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Recently I wrote to SPC Elizabeth Seman, who is over fighting in Iraq. Elizabeth was a Susquehanna County Dairy Princess in the 1998-1999 reign and a Susquehanna County 4-H member for ten years. She joined the service on February 28, 2000. Her branch of service is the Army Reserves. She is a 77F Petroleum Supply Specialist, which means she refuels aircraft and ground vehicles working with JP-8 diesel fuel. Her platoon is sixty-one strong and her company is one hundred seventy-eight strong. The earliest her company will return to the U.S. is the first of the year. Her companys name is the 233QMCO (Quarter Master Company). Elizabeth is an E-4 Specialist, currently in Kuwait, Camp Udaiui, having been in Iraq since April 18, 2003.
Twenty-two year old Elizabeth grew up on a dairy farm in Thompson. Elizabeth says, "Yes, growing up on a farm gives you a sense of courage and determination. When work is given or needs doing, you know to get it done. Being a farm kid sure gave me a heads-up on driving, especially handling and backing up large equipment and also being able to adapt to long work hours, all with a strong work ethic and willpower."
Back here in the USA, Elizabeth is the mother of a sixteen-month old daughter, Emily Jade. Elizabeth said the hardest thing was leaving her daughter, even though her parents have her with them. It was one of the hardest things she will ever have to do.
It is very hard seeing how the women and children survive over in Iraq, in such a harsh poverty-stricken country. Many nights she says she cries to sleep, thanking God for where she lives and that she lives in such a safe, clean environment to raise her daughter.
There are two other farm kids from Pennsylvania and two from West Virginia in Elizabeths Platoon.
Sgt. Carl Potter is from Brownsville, PA, Fayette County. His farms name is Potter Farm. Carl is twenty-six years old. Sgt. Potter says that growing up on a farm has brought him a great work ethic. It also helps him to adapt to severe weather changes and long work hours. That hardest thing for him is being away from his friends and family.
Sgt. Alan Cornell is thirty years old, from Cornell Glen Farm, Erie, PA. Alan says that growing up on a farm helps him complete difficult tasks and to not be afraid of hard work. The hardest thing for him is being away from his loving family. He says being a soldier gives him a sense of duty and the opportunity of meeting different people; experiencing their cultures is interesting.
Two other young men from a farm background in Elizabeths platoon include SSG. John Gulledge from Teralata, West Virginia and Sgt. John Sites from Onogo, West Virginia.
Elizabeth says that by seeing and experiencing everything she has while serving our country, she has learned to take the good with the bad and thanks God everyday for where she lives. Knowing her daughter will be safe throughout her life because her Mommy served eases her mind for being in Iraq. Elizabeth says, "I have pride in the uniform, it makes me feel Ive done something important for my county, family and friends."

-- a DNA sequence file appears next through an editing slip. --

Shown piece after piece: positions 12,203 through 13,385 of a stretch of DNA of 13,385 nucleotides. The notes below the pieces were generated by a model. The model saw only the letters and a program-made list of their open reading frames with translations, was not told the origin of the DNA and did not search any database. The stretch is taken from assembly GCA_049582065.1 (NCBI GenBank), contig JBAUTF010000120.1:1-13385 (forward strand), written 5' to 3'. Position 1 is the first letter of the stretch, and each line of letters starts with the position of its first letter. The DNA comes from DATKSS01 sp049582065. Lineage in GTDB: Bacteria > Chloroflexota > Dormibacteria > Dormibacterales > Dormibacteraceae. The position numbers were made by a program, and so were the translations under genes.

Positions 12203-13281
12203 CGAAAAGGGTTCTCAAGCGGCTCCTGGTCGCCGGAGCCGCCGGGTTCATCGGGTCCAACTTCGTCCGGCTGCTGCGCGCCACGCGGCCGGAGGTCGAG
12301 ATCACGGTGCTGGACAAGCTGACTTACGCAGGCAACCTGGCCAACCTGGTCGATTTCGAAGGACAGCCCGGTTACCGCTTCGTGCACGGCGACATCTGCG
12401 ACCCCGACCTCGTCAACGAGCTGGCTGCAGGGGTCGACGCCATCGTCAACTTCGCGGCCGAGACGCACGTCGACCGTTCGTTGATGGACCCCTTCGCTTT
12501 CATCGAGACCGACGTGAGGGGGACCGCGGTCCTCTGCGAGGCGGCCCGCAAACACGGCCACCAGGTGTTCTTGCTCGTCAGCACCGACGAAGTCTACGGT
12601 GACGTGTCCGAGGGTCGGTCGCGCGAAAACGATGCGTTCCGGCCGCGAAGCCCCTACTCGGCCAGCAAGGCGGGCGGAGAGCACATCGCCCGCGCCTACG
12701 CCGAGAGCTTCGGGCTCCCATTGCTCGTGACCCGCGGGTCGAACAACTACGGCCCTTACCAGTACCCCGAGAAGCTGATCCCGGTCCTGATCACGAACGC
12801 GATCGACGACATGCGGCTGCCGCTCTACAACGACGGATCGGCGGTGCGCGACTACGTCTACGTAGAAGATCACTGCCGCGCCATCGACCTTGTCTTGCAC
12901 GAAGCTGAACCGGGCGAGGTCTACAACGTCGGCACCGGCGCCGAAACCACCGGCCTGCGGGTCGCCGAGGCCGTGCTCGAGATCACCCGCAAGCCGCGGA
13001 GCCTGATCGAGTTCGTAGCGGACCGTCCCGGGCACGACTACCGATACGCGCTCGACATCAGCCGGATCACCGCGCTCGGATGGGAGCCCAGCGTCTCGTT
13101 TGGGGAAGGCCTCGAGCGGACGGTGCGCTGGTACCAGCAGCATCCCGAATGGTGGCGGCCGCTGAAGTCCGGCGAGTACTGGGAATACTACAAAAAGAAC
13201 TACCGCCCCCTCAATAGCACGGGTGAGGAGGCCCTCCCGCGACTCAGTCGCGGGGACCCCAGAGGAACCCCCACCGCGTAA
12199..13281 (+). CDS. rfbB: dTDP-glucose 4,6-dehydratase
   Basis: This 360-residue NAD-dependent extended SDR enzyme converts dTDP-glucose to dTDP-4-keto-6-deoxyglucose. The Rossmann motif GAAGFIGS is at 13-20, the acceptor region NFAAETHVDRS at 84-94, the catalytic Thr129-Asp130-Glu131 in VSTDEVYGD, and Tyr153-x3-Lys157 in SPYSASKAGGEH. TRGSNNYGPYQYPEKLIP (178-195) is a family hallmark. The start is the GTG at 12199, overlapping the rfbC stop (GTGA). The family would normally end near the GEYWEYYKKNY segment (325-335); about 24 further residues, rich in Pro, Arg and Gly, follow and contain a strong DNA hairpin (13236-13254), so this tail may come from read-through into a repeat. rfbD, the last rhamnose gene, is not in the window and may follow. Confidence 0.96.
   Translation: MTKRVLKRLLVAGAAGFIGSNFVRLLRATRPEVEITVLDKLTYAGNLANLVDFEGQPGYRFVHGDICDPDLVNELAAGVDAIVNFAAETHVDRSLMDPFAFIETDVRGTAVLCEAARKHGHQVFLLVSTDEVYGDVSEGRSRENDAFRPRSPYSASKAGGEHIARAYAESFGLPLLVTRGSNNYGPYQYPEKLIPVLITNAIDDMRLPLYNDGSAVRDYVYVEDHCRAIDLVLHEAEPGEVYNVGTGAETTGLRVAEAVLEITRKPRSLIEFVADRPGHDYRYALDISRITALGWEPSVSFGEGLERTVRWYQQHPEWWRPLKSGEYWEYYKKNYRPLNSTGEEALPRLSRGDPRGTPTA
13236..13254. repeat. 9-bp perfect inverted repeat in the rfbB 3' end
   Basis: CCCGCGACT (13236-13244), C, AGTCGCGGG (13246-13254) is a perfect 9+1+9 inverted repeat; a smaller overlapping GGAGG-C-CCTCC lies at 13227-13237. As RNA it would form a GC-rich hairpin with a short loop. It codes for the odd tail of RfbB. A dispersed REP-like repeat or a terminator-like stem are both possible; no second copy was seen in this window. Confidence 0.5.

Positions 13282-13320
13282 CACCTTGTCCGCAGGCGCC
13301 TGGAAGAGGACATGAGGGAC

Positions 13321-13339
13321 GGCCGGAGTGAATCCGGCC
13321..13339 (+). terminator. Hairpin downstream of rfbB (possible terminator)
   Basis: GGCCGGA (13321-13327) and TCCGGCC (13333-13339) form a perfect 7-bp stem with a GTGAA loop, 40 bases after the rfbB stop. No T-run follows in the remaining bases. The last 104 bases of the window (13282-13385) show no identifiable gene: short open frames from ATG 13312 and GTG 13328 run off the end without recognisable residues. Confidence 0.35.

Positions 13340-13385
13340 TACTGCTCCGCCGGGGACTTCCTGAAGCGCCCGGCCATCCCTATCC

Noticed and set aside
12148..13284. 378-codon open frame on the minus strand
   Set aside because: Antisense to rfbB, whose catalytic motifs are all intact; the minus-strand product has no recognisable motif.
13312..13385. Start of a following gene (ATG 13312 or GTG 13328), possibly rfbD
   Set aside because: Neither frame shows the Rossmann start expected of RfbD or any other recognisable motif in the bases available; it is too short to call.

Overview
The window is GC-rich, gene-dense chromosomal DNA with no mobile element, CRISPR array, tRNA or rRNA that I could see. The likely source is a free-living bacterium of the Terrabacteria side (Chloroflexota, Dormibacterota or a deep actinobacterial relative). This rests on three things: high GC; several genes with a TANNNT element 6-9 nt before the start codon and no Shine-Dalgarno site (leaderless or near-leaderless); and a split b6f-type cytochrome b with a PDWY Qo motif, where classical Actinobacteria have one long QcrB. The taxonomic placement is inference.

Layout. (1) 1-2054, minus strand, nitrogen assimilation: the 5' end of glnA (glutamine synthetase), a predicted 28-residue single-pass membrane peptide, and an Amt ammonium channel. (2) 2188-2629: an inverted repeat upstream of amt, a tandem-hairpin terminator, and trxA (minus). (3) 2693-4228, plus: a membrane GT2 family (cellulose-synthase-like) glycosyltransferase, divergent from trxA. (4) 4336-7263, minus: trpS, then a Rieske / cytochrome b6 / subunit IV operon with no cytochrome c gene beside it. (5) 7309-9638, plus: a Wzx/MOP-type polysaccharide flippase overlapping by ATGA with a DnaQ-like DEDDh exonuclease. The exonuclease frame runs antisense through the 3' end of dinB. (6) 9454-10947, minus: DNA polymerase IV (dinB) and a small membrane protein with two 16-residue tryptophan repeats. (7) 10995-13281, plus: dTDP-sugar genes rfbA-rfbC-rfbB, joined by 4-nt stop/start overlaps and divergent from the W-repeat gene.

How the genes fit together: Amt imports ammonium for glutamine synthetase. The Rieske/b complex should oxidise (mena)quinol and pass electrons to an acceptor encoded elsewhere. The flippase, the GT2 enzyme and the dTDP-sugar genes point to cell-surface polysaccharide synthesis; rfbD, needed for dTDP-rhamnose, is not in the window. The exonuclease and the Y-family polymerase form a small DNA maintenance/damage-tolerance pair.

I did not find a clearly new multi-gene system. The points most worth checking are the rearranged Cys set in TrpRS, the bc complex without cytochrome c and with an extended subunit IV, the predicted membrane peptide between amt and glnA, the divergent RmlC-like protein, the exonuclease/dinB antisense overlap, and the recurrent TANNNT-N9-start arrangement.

I would like to thank Elizabeth for writing back to me and helping me let people know about some of the farm kids defending our Country. I wish her and others luck and a safe trip home when they are able to return.
And on that note I would like to end with a quote, "There are two key occupations in this would, the soldier who defends us and the farmer who feeds us." These young men and women have done both.
Susquehanna County Farm Bureau Young Farmer/Rancher Program participated in the "Harvest for All" program, partnering with Americas Second Harvest, the nations largest domestic hunger relief charity.
Pictured (l-r) are: Rev. Debra Vandermark Dailey Hop Bottom United Methodist Charge and Donna Williams President, Susquehanna County Farm Bureau, acting on behalf of Rick Empet, Chairman, Young Farmer/Rancher Program.
Young Farmer/Rancher Chairman Rick Empet knew there was a great need to share food and necessary household supplies with families in our county. This spirit of community compassion is accomplished through food banks and food pantries. Recently, monetary contributions of $100 were presented to Ministry of Christian Service, coordinated by Montrose United Methodist Church; Holy Name of Mary, Montrose; St. Pauls Episcopal Church, Montrose; First Presbyterian Church of Montrose; United Methodist Community Church of Great Bend; the Hop Bottom United Methodist Charge (Hop Bottom, Kingsley and Brooklyn).
Across the lands of our nation, farmers and ranchers produce and harvest the commodities necessary to supply food and fiber for everyone.
Farm Bureau members are happy to share their abundance with our brothers and sisters who have a need.
The Northern Tier Industry Education Consortium (NTIEC) recently held a series of computer classes for area seniors at the Northern Tier Workforce Development Center in Dimock. The NTIEC/AAA Basic Level Computer Class ran for four weeks from October 15 to November 5. Classes were free of charge to students that are 60+.
Pictured (l-r) are class participants: Ruth Johnson, Springville; Louise Walker, Montrose; Mary Novitski, Montrose; Dorothy Wegman, Montrose; Helga Kannenberg, Little Meadows; Juanita Simcox, Susquehanna. Absent from the photo are Don Kannenberg, Harold Wegman and Eugenia Veley.
The NTIEC was founded in 1993 as a school-to-work organization designed to promote career awareness and link high school students to available careers in the region. The role expanded two years ago as the NTIEC took on the role as Community Education Council and is stepping up efforts to provide educational services and links to all members of the community.
Another series of computer classes for seniors will be held in January. For more information, call (570) 278-5038.